Geoff Allott

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Geoff Allott
Personal information
Batting style Right-hand bat
Bowling style Left-arm fast-medium
Career statistics
Competition Tests ODIs
Matches 10 31
Runs scored 27 17
Batting average 3.37 3.39
100s/50s 0/0 0/0
Top score 8* 7*
Balls bowled 2023 1528
Wickets 19 52
Bowling average 58.47 23.21
5 wickets in innings 0 0
10 wickets in match 0 n/a
Best bowling 4/74 4/35
Catches/stumpings 2/- 5/-
Source: Cricinfo, 4 February 2006

Geoffrey Ian Allott (born 24 December 1971, Christchurch, Canterbury) is a former New Zealand cricketer who played in 10 Tests and 31 ODIs from 1996 to 2000. He retired from all cricket in 2001, following series of injuries.

Allott was a revelation at the 1999 Cricket World Cup in England May/June 1999. With 20 wickets in nine matches he topped the wicket taking ranks for the tournament. Gaining prodigious movement in the air and off the pitch, the left-armer deceived some of the world's best batsmen, and made a huge contribution towards New Zealand's semi-final finish.[citation needed]

He was first selected by Glenn Turner for the Test series against Zimbabwe in 1995/6, when New Zealand had an injury crisis and were looking to give Test experience to new players of quality. Although he was moderately successful he was not selected for the subsequent ODI series or for the 1996 Cricket World Cup. A quick left armer in the Richard Collinge "dig it in" mould he was considered too inaccurate for limited overs. Over the winter he built up his strength and bowled well for his province at the start of 1996/7. A great game for New Zealand A versus England in 1997 earned him a recall to the Test team, and he bowled far better in two Tests than his figures might indicate.[citation needed]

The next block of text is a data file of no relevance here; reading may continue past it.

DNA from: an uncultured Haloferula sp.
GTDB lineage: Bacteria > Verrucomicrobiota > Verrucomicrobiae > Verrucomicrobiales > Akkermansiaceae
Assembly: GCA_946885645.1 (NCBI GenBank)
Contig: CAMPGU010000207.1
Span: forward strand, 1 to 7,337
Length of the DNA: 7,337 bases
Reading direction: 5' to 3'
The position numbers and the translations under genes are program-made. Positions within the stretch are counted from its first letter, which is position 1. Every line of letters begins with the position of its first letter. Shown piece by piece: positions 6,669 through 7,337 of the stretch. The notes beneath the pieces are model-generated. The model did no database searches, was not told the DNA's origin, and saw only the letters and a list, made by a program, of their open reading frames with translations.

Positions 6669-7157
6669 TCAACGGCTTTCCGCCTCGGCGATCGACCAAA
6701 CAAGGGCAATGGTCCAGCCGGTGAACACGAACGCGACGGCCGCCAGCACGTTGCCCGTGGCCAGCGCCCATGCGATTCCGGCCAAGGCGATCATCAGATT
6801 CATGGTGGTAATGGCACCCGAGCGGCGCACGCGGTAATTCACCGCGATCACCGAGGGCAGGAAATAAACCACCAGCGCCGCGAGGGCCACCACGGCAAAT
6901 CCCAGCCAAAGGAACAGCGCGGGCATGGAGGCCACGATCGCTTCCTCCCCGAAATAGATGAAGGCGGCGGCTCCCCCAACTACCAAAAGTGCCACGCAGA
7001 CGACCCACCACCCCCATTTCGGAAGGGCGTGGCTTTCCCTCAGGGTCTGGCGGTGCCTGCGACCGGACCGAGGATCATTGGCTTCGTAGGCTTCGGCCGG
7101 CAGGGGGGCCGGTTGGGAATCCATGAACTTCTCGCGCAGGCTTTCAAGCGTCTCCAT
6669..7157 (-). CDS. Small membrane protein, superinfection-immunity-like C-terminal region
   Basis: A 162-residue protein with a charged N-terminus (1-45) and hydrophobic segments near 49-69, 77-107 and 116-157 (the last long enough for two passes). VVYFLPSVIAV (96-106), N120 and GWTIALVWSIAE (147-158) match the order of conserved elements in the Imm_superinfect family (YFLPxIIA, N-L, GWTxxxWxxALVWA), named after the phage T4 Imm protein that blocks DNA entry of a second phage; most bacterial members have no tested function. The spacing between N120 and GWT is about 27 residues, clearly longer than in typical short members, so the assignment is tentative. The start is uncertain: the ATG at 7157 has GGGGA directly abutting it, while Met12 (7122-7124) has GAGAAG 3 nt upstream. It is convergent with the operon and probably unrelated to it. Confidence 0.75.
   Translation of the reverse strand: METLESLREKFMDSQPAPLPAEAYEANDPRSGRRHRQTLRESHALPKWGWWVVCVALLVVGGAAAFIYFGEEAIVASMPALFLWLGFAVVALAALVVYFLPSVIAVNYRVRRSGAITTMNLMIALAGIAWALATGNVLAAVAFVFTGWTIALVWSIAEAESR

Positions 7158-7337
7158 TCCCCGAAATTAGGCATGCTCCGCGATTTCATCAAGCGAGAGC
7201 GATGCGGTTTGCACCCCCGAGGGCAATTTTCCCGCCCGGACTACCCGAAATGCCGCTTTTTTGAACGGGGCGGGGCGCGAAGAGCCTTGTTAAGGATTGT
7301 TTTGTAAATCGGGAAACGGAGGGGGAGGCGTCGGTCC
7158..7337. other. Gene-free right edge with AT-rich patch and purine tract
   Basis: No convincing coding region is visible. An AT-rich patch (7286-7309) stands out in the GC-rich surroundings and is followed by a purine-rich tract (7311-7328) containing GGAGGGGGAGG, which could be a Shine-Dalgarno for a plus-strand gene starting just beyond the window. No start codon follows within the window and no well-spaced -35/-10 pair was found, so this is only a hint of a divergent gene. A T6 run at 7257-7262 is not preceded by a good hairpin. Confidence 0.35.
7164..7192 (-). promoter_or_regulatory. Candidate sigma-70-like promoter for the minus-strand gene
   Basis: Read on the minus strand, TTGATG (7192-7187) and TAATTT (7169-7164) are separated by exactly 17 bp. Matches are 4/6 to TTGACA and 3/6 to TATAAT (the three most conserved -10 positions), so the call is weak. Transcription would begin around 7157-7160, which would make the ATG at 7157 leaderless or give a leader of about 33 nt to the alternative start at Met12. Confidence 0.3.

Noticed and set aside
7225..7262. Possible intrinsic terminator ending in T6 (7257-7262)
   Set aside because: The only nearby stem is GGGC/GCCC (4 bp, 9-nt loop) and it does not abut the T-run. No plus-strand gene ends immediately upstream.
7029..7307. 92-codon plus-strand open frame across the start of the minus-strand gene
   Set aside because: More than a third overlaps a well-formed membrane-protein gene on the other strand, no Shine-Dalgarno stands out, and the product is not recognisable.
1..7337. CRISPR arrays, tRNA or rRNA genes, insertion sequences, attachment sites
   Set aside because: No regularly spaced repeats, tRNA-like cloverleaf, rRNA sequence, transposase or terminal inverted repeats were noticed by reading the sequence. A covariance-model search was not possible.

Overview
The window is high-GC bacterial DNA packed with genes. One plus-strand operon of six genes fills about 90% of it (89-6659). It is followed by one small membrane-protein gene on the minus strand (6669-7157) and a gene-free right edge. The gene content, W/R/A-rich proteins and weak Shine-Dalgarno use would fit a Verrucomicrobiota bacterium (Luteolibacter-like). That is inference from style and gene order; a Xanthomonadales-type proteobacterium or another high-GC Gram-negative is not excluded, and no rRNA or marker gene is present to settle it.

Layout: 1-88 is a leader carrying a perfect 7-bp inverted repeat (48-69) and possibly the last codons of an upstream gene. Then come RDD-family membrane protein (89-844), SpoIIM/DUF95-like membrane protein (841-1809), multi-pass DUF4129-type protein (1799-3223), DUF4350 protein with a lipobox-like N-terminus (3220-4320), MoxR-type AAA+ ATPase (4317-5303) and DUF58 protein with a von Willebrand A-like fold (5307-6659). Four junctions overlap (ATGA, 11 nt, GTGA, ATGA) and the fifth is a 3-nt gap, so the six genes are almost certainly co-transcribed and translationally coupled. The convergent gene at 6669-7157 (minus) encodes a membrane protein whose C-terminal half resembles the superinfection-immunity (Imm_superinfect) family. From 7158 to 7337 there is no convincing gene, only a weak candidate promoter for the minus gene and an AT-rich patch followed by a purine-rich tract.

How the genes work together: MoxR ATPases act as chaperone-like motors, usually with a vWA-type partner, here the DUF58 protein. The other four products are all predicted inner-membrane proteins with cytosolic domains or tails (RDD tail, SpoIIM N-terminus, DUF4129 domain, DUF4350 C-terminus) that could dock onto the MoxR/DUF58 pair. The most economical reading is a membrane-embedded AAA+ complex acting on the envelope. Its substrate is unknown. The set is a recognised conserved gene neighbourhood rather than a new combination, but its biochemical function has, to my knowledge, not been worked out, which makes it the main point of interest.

He held the record for the longest time taken to score a duck in Test cricket – 77 balls and 101 minutes for New Zealand versus South Africa in 1999.[1] Though his record for longest time for a duck, but his record for longest time for no runs was held until March 2013, when England cricketer Stuart Broad batted for 103 minutes against New Zealand before scoring a run.[2]

References[edit]

  1. ^ Frindall, Bill (2009). Ask Bearders. BBC Books. p. 108. ISBN 978-1-84607-880-4. 
  2. ^ "New Zealand v England: Matt Prior earns series draw in Auckland". BBC Sport. Retrieved 2013-03-26.